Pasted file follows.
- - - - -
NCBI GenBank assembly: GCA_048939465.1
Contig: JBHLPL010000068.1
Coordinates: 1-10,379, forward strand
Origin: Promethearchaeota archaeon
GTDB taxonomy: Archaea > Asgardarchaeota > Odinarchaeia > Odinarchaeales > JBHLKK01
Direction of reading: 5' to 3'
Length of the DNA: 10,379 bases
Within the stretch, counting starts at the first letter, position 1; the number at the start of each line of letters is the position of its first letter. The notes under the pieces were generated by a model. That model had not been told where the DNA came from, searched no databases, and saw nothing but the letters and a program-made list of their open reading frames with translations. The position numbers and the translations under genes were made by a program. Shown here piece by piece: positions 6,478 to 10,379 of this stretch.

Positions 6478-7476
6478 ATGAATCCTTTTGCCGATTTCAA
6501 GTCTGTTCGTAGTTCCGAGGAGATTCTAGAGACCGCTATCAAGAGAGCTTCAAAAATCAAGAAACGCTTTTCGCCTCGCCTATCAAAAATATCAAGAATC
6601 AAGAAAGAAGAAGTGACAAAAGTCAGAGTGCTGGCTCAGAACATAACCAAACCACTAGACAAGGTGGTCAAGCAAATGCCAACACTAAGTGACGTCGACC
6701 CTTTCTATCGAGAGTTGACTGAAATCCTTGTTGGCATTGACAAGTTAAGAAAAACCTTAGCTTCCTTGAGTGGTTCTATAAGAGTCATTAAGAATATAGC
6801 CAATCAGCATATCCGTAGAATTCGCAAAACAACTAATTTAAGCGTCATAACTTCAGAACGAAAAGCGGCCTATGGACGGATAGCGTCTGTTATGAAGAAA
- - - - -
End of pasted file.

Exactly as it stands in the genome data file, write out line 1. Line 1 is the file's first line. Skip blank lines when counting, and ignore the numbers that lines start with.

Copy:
NCBI GenBank assembly: GCA_048939465.1